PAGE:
iv. to avoid acting in the interests of terrorists by adding to the feeling of public fear which terrorist acts can create or by offering terrorists a platform for publicity;

v. to refrain from publishing shocking pictures or disseminating images of terrorist acts which violate the privacy and human dignity of victims or contribute to increase the terrorising effect of such acts on the public as well as on the victims and their families;

vi. to avoid aggravating, through their news and comments, the societal tensions underlying terrorism, and in particular to refrain from disseminating any kind of hate speech.

9. The Assembly asks all its member and observer delegations to take account of this recommendation in their national work and to hold a debate on this issue in their respective national parliaments.

10. The Assembly recommends that the Committee of Ministers ask member and observer states:

i. to inform the public and the media regularly about government strategies and action towards combating terrorism as well as its causes;

ii. to abstain from prohibiting or even restricting unduly the dissemination of information and opinions in the media about terrorism as well as about the reaction by state authorities to terrorist acts and threats under the pretext of fighting terrorism;

iii. to inform, upon their request, media dealing with terrorism about the specific security situation in each context, in order to avoid journalists investigating terrorism being unnecessarily exposed to dangers caused by terrorists or the anti-terrorist action of state authorities;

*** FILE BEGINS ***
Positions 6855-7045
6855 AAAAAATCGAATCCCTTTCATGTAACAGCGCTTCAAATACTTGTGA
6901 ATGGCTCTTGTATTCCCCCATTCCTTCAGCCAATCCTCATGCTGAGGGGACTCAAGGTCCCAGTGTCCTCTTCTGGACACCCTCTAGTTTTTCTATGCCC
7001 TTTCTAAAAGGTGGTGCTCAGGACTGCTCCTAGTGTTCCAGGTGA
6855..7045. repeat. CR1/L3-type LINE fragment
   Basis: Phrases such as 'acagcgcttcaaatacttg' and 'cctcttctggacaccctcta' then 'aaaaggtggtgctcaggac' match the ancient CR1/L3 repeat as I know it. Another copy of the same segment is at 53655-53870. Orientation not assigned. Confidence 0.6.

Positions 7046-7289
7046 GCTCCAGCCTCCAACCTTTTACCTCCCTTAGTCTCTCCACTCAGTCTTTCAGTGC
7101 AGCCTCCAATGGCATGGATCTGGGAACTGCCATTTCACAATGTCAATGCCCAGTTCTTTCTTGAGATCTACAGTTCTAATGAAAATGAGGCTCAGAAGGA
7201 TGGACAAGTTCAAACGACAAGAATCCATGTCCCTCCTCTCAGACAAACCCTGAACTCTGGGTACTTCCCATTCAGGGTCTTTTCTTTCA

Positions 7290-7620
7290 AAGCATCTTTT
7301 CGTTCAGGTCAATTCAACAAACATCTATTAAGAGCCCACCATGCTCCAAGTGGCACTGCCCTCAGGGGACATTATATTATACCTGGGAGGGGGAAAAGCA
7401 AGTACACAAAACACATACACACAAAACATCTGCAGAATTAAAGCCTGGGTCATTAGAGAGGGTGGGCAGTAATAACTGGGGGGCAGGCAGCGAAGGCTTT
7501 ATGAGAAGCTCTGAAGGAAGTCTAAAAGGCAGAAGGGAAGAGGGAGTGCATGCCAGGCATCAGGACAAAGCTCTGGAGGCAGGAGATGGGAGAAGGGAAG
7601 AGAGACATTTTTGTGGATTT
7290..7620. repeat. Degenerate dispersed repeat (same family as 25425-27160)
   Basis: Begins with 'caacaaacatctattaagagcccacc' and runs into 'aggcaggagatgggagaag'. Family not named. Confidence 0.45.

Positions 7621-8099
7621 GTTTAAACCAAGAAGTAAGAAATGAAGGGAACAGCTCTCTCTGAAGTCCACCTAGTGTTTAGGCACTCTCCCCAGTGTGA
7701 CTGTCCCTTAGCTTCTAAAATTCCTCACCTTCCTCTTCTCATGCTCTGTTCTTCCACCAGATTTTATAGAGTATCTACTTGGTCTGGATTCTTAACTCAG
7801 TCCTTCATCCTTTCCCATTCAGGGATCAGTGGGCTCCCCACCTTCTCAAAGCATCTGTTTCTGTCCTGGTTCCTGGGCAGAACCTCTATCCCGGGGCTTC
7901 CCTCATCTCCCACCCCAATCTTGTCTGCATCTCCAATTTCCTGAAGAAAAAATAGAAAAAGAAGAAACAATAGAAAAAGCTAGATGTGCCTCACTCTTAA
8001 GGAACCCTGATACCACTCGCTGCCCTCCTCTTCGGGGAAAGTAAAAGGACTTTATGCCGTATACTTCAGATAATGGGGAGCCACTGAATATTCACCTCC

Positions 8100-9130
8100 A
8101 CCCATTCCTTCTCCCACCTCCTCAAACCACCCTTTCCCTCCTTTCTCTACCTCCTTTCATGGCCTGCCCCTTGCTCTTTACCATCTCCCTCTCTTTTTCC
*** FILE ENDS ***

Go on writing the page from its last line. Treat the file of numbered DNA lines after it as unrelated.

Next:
iv. to include media literacy in their school curricula, in order to encourage a critical and informed consumption of media content and raise citizens’ awareness of the horror of terrorist acts as early as possible;

v. to co-operate through their law enforcement authorities and police in order to prevent the dissemination of illegal messages and images by terrorists on the Internet;

vi. to apply the Additional Protocol to the Convention on Cybercrime concerning the criminalisation of acts of a racist and xenophobic nature committed through computer systems to terrorist content in so far as the latter advocates, promotes or incites hatred or violence against any individual or group of individuals based on race, colour, descent or national or ethnic origin, as well as religion if used as a pretext for any of these factors.

11. The Assembly asks the Committee of Ministers to:

i. to monitor the treatment of terrorism in European media in particular with regard to its Declaration on freedom of expression and information in the media in the context of the fight against terrorism;

ii. to prepare, under the guidance and in close co-operation with media professionals and their professional organisations, and with UNESCO and other organisations working in the same field, a handbook for journalists reporting about terrorist acts and violence;

iii. to initiate work towards an additional protocol to the Convention on Cybercrime setting up a framework for security co-operation between member and observer states for the prevention of cyber terrorism, in the form of large-scale attacks on and through computer systems which threaten a state’s national security, public safety or economic well-being.


1. Assembly debate on 20 June 2005 (17th Sitting) (see Doc. 10557, report of the Committee on Culture, Science and Education, rapporteur: Mr Jarab).
Text adopted by the Assembly on 20 June 2005 (17th Sitting).